Titus Andronicus

3 out of 5 stars
4 out of 5 stars
(1user review)

Hiraeth Artistic Production's adaptation of Shakespeare's gory 'Titus Andronicus', three hours of severed heads and mutilated tongues, is not for the faint-hearted.

Zoe Ford directs this wild version – replacing Roman togas with the anarchic uniform of 1980s post-punk London. Her tattooed skinheads, in ripped denim and combat boots, make perfect sense of the play, plunging us into a vicious turf war between extremist gangs – led by Titus and his enemy Queen Tamora. And Nadia Malik's stripped stage makes clever use of intimidating punk culture, as the reviled Emperor Saturninus lounges on his sofa-throne surrounded by expletive heavy graffiti and discarded bricks.

David Vaughan Knight's untiring Titus holds the show together as a man who strategically decides to cook his enemy's sons whilst contemplating his Rubik's cube. Rosalind Blessed's scheming Tamora is overdone but the rest of the cast shine when it matters most.

Although it's carnage, Ford's adaptation is provoking, precisely because it's incoherent. It violently rocks the establishment – proving that revenge is best served hot, baked in a pie.


Average User Rating

4 / 5

Rating Breakdown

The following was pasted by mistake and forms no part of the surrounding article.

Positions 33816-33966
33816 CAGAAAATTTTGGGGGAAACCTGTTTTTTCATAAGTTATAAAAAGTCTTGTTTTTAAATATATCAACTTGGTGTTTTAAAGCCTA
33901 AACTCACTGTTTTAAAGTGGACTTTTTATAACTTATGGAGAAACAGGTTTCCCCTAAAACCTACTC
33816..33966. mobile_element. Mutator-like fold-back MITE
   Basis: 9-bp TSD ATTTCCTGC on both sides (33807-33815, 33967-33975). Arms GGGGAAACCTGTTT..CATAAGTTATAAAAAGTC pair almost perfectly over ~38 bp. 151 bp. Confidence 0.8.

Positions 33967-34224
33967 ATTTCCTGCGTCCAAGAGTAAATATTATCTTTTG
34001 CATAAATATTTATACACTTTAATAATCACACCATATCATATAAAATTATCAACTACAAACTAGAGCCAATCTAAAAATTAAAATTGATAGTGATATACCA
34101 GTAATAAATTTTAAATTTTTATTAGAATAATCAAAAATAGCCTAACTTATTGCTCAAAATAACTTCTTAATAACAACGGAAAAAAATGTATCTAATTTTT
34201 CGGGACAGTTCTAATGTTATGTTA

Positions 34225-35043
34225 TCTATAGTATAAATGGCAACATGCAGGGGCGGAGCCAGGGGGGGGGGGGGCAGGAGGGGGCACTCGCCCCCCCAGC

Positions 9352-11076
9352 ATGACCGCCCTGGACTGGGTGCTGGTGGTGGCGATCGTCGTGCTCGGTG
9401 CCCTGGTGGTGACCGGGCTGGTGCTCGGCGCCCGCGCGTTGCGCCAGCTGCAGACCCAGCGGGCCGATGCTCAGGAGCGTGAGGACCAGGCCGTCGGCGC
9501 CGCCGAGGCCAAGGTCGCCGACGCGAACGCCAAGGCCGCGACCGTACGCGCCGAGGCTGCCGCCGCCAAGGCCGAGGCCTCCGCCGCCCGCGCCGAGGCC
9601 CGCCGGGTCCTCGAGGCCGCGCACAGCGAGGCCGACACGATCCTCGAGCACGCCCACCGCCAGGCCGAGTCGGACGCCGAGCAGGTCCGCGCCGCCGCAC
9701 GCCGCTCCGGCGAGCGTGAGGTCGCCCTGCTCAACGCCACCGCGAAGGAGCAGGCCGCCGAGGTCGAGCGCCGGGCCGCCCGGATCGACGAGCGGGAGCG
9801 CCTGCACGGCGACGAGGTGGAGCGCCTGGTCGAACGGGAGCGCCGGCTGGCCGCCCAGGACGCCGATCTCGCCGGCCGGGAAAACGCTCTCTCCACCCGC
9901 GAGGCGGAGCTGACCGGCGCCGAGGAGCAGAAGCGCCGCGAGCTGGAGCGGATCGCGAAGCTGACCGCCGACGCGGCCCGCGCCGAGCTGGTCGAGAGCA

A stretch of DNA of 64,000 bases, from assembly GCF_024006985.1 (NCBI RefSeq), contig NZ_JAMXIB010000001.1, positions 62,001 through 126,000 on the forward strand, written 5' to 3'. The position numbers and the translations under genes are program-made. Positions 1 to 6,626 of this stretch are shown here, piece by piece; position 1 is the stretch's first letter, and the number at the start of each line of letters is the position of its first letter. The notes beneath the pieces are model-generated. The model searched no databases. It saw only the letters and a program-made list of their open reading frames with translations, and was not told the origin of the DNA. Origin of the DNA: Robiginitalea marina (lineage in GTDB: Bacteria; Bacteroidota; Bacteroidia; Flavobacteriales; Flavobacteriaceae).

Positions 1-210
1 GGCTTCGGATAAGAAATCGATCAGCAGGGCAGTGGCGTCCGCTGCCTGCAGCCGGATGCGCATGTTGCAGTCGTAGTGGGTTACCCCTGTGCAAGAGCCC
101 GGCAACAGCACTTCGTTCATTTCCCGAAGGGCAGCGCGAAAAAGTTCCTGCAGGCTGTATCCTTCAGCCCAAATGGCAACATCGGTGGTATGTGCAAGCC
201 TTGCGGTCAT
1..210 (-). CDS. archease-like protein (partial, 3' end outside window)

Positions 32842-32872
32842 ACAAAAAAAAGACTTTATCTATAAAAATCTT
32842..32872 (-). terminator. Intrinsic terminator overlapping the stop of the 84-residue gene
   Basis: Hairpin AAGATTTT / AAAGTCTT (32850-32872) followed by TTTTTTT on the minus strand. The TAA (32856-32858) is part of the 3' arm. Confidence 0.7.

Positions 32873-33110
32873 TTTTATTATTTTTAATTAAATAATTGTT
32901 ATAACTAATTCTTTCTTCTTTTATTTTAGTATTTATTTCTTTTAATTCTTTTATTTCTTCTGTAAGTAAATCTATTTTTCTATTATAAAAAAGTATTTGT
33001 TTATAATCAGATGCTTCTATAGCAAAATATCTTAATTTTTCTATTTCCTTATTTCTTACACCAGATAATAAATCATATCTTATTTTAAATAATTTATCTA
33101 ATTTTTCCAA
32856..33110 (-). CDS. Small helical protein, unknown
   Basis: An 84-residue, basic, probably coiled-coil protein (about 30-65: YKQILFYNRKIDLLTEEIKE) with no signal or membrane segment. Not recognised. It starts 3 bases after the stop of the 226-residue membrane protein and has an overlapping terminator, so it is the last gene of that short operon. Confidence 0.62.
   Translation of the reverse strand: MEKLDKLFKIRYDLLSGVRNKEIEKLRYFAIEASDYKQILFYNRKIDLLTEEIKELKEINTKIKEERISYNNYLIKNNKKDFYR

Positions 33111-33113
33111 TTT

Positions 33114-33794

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1 person listening

Superb production, I thought, in which the design and setting made clear and justified the militancy, the violent culture, the nationalism of the play, showing it as something known and familiar to us. The opening felt a little rushed and garbled, and would have benefited from a greater formality (as might the charade of 'Revenge' and her children). Also, a more precise use of movement and gesture would have improved some performances in such a small space. But these are faults found in many stage shows. Performances generally were excellent all round: particular moments were Lucius' call for vengeance, Marcus' discovery of Lavinia and his urging Titus to rage in turn, Little Lucius' grief, Lavinia's helplessness and dignity. Aaron, although a villain, still won sympathy and respect, and Titus, his honour and service betrayed and ridiculed, towered over all. The use of music was inspired and horrific, and the finale, after a taut and slow-burning second-half, was exhillarating and satisfying.